A common complaint among landlords is the tedious process of finding tenants. As a landlord, it is your responsibility to find suitable tenants due to the increase in tenant-related frauds in recent times. You may find it difficult, time-consuming, and overwhelming if you're not an expert in property management. While it may seem like an excellent idea in the heat of the moment to ditch tenant screening, don't even consider it. By not screening tenants properly, landlords risks having poor-quality tenants live in their rental properties.
You need to ensure that your tenants are qualified to handle or live in your property when renting it out. An incompetent tenant will only put you in a position to lose more money due to non-payment of rent, property damage, and litigation fees. It is, therefore, imperative to find the correct tenant who can provide you with a stress-free and problem-free way of living. It's for this reason that tenant background checks are crucial. By conducting a tenant background check, you can identify the appropriate applicants for your rental property.
If you allow unqualified tenants to move into your property, you may incur high expenses due to damage, missed payments, court actions, and turnover costs. The purpose of tenant screening is to determine if the applicant has a criminal or financial background that will prevent your rental profits from being drained away by the tenant.
One of the most fundamental requirements of a proper tenant background check is to have an identity and address verification. Ensure that your tenants have their real identities, and stay away from fraudsters who use fake identities to rent your properties. You can still verify the given residence address by contacting a local police station or a friend in that area, even if a physical visit to the address is not feasible. You can verify the applicant's permanent residence address and reputation with their help.
A credit check is necessary for a variety of reasons. A credit check reveals a person's financial status and credit history spanning 7-10 years. You can prevent a lot of hassles and give yourself peace of mind by verifying your tenants' ability to pay rent on time. Verify with the applicant's employer if he works. If you have the applicant's employment history and income on record, you can contact their employer and verify their employment status and income. It is also a good idea to confirm their previous employment.
Investigating their criminal record is another important aspect of a background check. Criminal history puts both you and your neighbors in danger. Convictions for criminal offenses do not all carry the same weight. Even minor traffic violations or anything from their youth may not be major red flags, but you should find out if there's a pattern to their behavior. It's important not to ignore serious records or those that are too lengthy. This could end up at the risk of endangering yourself and your property risk.
Obtain a copy of the prospective tenant's previous landlord's Police Verification Report. According to district records, the police verification report clearly verifies the tenant has been the subject of any criminal matter and whether or not there is any criminal action pending against in the courts. Landlords are now required to obtain police verification. You can obtain a Police Verification Form from your local police station or download one from the state police website.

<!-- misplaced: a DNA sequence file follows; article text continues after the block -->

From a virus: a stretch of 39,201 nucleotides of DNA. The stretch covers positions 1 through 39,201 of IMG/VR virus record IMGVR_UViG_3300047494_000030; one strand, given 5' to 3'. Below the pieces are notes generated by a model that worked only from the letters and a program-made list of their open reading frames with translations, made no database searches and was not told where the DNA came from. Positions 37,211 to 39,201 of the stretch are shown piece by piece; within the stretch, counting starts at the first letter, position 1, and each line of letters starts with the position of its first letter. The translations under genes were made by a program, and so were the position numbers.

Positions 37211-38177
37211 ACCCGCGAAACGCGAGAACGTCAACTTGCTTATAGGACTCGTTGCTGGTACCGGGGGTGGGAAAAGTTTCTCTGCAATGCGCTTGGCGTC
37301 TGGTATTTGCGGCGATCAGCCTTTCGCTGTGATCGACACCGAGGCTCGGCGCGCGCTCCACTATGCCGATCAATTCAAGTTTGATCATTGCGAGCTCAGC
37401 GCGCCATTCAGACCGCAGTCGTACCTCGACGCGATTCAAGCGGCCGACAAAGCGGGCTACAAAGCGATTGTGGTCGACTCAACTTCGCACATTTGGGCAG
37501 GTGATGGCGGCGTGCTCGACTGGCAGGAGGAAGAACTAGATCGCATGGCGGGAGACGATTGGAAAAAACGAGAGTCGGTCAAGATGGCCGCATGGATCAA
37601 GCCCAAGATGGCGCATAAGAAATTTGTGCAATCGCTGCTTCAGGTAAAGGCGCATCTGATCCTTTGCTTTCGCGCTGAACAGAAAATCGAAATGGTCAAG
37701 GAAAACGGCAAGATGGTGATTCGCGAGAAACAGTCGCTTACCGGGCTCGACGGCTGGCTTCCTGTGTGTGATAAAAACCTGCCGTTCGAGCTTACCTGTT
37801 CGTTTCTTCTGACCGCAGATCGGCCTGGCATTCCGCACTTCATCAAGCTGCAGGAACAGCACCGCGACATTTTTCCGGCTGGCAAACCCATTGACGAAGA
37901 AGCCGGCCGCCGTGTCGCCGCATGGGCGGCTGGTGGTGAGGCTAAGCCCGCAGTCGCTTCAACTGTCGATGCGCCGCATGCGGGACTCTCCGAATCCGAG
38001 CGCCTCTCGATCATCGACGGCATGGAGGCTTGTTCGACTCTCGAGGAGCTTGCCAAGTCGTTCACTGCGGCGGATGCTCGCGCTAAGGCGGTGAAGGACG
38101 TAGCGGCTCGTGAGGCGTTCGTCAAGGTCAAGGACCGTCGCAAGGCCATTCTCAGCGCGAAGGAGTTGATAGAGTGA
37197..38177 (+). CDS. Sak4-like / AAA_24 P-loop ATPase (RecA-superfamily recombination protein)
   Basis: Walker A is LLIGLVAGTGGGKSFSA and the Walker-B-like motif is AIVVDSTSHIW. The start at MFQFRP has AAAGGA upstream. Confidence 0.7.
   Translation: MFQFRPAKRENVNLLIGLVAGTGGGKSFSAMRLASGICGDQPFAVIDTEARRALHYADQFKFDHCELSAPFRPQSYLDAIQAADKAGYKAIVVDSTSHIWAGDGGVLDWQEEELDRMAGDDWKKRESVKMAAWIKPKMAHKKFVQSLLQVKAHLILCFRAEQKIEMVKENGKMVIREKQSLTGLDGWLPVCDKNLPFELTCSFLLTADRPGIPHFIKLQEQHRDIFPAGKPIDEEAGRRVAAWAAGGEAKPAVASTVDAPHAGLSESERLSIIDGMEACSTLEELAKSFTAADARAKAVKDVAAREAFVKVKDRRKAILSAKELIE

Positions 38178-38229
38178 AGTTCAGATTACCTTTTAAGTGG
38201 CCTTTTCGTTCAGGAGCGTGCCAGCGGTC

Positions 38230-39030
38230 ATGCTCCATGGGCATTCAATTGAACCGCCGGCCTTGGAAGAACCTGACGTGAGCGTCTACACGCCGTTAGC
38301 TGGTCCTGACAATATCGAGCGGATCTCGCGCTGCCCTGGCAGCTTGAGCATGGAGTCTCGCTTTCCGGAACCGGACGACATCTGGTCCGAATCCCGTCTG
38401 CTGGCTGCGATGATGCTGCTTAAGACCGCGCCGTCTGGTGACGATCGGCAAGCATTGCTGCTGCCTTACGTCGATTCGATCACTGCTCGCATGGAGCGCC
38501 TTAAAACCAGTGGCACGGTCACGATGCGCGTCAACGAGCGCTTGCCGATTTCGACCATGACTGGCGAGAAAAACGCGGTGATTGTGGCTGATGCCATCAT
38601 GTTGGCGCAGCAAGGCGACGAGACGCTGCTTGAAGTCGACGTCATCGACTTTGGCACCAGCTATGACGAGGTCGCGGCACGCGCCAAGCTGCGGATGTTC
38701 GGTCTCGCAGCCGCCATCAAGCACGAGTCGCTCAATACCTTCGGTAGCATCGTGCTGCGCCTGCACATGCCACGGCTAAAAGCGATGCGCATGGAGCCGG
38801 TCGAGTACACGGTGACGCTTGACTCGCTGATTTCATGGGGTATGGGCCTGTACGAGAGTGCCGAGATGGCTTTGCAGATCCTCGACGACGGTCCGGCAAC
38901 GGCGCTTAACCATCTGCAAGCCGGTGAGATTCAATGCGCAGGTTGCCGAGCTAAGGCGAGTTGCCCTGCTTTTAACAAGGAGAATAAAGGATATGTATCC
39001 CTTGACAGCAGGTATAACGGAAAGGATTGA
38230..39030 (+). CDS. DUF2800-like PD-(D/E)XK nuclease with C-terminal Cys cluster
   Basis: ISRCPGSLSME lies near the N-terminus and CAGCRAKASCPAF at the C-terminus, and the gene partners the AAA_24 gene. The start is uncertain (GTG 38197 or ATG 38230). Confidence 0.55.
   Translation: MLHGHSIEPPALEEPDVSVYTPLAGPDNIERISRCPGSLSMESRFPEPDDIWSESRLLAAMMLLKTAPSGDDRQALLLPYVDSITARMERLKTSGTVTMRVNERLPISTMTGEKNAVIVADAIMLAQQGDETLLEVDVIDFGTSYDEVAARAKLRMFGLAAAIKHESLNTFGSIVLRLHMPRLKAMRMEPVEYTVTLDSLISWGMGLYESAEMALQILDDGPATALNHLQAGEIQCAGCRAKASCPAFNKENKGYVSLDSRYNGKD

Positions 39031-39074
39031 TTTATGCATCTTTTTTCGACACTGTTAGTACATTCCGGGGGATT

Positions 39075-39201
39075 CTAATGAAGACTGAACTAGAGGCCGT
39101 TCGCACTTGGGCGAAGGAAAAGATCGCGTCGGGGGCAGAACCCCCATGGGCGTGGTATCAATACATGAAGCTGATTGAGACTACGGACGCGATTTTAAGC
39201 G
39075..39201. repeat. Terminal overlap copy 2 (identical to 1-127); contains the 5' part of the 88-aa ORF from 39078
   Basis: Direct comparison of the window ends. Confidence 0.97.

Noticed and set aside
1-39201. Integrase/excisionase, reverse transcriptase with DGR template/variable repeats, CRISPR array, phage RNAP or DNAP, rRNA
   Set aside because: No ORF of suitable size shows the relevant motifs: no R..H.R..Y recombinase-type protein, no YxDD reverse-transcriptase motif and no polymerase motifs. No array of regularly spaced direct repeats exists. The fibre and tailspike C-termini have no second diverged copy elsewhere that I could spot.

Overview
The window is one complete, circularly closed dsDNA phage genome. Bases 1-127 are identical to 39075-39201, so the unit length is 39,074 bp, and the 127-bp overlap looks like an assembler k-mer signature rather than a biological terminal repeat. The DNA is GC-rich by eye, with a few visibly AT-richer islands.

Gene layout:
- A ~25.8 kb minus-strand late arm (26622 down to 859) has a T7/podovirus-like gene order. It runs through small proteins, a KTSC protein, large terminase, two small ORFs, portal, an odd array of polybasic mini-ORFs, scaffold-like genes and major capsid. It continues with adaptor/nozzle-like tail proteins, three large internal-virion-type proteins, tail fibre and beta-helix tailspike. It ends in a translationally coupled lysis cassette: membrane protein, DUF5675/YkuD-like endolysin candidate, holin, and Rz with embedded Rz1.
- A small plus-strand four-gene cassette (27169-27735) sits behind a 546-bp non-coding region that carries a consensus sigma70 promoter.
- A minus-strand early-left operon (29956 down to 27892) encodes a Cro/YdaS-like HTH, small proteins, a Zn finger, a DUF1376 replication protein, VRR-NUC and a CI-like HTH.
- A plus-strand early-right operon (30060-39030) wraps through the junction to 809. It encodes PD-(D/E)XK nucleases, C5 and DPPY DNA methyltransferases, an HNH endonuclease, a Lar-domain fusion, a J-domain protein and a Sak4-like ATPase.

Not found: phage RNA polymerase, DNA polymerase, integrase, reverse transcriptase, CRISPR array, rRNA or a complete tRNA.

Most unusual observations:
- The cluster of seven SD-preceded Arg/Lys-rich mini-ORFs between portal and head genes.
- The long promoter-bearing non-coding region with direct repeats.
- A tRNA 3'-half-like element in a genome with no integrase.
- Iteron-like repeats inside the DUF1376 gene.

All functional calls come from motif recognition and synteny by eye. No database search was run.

An applicant's behavior is evidenced in this process, making it one of the most critical verification processes. Those seeking tenant background checks should seek information from their previous landlord. Several previous landlords can provide insight into an applicant's behavior and how good they are at working with them. Ask all the questions so that you can gain a better understanding of how trustworthy they are as a tenant. Seeing this lets you know if a tenant pays rent on time, how they will treat the property, and so forth.
Any landlord who screens a potential tenant must tread carefully during the application process. When screening tenants, federal and state laws are very strict about what is allowed and what is not allowed. To protect yourself as well as the rights of the tenant, you must make certain legal disclosures as soon as possible after learning a prospective tenant's personal information. These include:
Applicants’s assurance: If any of the information on an applicant's application ends up being incorrect, you will be able to reject them. It is a fair housing law that protects you from potential violations.
Liability:The clause releases you from any liability associated with negative screening results.
Extended authorization:As a result, the landlord can collect debts from a tenant after the tenant leaves the property.
Holding fee:If they are approved, this document details their security deposit terms. In case the deposit is not paid within a specific timeframe, you may also make the rental property available to other applicants.
Move-in-requirements:Before the tenant receives the keys to the property, it informs them of what is expected of them if they are approved. There would probably be an itemized list of all fees, utility changes, and security deposits.
Background checks of prospective tenants consider past convictions, credit records, evidence of income, as well as prior tenancies and employment records. Conducting a thorough tenant screening is a significant first step in your landlord-tenant relationship since you can get a sense of the type of person they are. By doing so, the whole community is provided with a safe, comfortable living environment. So, it is best to protect yourself by screening tenants for rental background checks. A professional background verification company can help landlord find the right tenants and screen them to make the process easier.